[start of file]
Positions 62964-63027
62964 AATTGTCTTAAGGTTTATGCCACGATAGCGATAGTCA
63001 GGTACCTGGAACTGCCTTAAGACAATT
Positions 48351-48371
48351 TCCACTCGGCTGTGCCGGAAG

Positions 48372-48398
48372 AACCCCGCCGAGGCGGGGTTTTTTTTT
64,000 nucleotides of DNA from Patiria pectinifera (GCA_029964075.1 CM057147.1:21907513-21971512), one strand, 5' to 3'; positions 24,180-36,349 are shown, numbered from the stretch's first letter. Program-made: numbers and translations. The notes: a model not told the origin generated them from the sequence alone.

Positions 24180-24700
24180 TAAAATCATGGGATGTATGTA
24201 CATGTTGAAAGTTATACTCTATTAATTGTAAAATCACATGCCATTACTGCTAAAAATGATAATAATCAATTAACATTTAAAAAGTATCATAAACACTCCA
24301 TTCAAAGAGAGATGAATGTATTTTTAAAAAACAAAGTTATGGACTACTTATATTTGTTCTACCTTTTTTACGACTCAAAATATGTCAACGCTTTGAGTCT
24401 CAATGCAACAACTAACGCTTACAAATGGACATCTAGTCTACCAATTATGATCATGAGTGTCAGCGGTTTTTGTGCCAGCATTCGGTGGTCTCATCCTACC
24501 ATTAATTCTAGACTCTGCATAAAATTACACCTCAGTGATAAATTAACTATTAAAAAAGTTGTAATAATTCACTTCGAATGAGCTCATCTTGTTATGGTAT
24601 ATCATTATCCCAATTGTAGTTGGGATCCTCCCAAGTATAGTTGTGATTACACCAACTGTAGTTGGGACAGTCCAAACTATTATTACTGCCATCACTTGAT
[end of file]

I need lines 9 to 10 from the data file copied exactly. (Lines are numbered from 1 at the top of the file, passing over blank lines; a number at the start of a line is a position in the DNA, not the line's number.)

Positions 24180-24700
24180 TAAAATCATGGGATGTATGTA